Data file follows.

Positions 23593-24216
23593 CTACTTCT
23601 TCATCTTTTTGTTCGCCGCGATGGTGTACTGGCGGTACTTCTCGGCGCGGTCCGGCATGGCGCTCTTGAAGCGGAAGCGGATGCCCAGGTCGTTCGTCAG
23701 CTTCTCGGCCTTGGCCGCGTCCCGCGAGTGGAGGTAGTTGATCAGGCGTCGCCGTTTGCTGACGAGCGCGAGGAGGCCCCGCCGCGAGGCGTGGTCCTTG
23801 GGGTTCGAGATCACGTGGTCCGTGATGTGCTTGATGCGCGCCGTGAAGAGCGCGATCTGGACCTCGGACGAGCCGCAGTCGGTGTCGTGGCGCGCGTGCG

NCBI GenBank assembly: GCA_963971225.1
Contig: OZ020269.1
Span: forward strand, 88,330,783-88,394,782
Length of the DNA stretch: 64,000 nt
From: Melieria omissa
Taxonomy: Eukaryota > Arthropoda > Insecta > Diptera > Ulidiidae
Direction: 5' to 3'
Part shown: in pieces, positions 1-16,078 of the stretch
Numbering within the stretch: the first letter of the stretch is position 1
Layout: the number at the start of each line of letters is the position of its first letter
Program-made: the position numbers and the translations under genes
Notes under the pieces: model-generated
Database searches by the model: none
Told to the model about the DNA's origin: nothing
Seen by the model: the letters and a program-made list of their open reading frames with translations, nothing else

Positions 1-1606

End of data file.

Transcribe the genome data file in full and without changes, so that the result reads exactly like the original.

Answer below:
Positions 23593-24216
23593 CTACTTCT
23601 TCATCTTTTTGTTCGCCGCGATGGTGTACTGGCGGTACTTCTCGGCGCGGTCCGGCATGGCGCTCTTGAAGCGGAAGCGGATGCCCAGGTCGTTCGTCAG
23701 CTTCTCGGCCTTGGCCGCGTCCCGCGAGTGGAGGTAGTTGATCAGGCGTCGCCGTTTGCTGACGAGCGCGAGGAGGCCCCGCCGCGAGGCGTGGTCCTTG
23801 GGGTTCGAGATCACGTGGTCCGTGATGTGCTTGATGCGCGCCGTGAAGAGCGCGATCTGGACCTCGGACGAGCCGCAGTCGGTGTCGTGGCGCGCGTGCG

NCBI GenBank assembly: GCA_963971225.1
Contig: OZ020269.1
Span: forward strand, 88,330,783-88,394,782
Length of the DNA stretch: 64,000 nt
From: Melieria omissa
Taxonomy: Eukaryota > Arthropoda > Insecta > Diptera > Ulidiidae
Direction: 5' to 3'
Part shown: in pieces, positions 1-16,078 of the stretch
Numbering within the stretch: the first letter of the stretch is position 1
Layout: the number at the start of each line of letters is the position of its first letter
Program-made: the position numbers and the translations under genes
Notes under the pieces: model-generated
Database searches by the model: none
Told to the model about the DNA's origin: nothing
Seen by the model: the letters and a program-made list of their open reading frames with translations, nothing else

Positions 1-1606